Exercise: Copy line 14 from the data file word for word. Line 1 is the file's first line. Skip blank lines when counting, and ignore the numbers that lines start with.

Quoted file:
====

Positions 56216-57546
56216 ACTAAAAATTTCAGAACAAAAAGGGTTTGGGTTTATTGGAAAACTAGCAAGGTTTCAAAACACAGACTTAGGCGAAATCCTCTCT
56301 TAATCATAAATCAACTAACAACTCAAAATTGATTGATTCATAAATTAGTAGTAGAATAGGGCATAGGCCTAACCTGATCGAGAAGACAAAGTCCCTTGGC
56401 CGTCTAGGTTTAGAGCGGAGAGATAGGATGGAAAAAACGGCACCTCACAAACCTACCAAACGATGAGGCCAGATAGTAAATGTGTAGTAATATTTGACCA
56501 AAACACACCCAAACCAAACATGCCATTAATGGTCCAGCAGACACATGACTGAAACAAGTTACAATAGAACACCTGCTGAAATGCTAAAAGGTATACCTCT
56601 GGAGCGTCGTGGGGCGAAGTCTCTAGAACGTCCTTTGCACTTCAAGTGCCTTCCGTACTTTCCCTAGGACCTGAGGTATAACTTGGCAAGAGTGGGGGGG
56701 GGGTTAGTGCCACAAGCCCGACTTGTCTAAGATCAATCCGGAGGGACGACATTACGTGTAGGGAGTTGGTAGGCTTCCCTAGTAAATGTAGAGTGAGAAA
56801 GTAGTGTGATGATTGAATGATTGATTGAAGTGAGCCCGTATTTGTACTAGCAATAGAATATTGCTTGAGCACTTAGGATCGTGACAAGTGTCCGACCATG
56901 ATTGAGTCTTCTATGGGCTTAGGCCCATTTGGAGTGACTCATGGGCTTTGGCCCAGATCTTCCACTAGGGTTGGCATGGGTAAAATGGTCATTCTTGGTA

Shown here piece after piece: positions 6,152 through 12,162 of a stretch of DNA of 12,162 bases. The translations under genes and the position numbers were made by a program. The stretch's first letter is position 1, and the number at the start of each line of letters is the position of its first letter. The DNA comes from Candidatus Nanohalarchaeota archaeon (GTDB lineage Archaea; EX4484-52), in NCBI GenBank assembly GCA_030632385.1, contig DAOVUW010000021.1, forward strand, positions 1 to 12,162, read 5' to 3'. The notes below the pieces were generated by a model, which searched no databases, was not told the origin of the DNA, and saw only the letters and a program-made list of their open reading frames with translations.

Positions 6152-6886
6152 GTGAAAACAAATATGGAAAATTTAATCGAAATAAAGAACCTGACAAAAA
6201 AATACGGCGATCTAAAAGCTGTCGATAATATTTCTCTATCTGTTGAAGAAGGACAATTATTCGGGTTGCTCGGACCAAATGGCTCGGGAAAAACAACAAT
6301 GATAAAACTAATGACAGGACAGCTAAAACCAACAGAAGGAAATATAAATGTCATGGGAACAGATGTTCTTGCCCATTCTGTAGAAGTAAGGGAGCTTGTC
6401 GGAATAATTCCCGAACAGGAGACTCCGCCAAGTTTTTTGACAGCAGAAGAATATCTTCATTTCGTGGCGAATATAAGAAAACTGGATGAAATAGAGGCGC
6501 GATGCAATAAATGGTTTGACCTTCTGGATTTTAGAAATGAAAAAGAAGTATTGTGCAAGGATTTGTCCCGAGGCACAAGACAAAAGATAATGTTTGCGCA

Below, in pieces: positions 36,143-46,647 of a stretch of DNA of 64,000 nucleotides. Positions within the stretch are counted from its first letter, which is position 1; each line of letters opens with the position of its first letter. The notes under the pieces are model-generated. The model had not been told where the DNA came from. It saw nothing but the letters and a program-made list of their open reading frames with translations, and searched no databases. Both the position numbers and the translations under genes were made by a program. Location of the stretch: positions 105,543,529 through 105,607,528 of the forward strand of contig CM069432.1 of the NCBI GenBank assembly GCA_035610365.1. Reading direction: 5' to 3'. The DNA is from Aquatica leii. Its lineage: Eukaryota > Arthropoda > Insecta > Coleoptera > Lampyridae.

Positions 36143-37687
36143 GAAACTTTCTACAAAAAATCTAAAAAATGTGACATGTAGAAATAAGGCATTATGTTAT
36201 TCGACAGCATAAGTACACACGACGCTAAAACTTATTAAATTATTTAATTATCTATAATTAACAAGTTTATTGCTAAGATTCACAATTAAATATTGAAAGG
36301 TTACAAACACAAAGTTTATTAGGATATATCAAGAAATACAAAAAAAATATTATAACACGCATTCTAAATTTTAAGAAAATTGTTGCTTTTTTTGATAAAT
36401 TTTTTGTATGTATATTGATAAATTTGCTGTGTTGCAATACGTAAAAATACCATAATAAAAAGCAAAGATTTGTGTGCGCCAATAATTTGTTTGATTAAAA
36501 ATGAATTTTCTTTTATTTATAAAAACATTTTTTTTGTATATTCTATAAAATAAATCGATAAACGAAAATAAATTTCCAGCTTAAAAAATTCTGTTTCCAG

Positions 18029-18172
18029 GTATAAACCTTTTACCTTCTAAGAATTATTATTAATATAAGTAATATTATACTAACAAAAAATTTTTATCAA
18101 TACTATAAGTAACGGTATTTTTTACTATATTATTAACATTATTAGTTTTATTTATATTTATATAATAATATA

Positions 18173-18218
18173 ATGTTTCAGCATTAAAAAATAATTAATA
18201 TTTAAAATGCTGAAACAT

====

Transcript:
6301 GATAAAACTAATGACAGGACAGCTAAAACCAACAGAAGGAAATATAAATGTCATGGGAACAGATGTTCTTGCCCATTCTGTAGAAGTAAGGGAGCTTGTC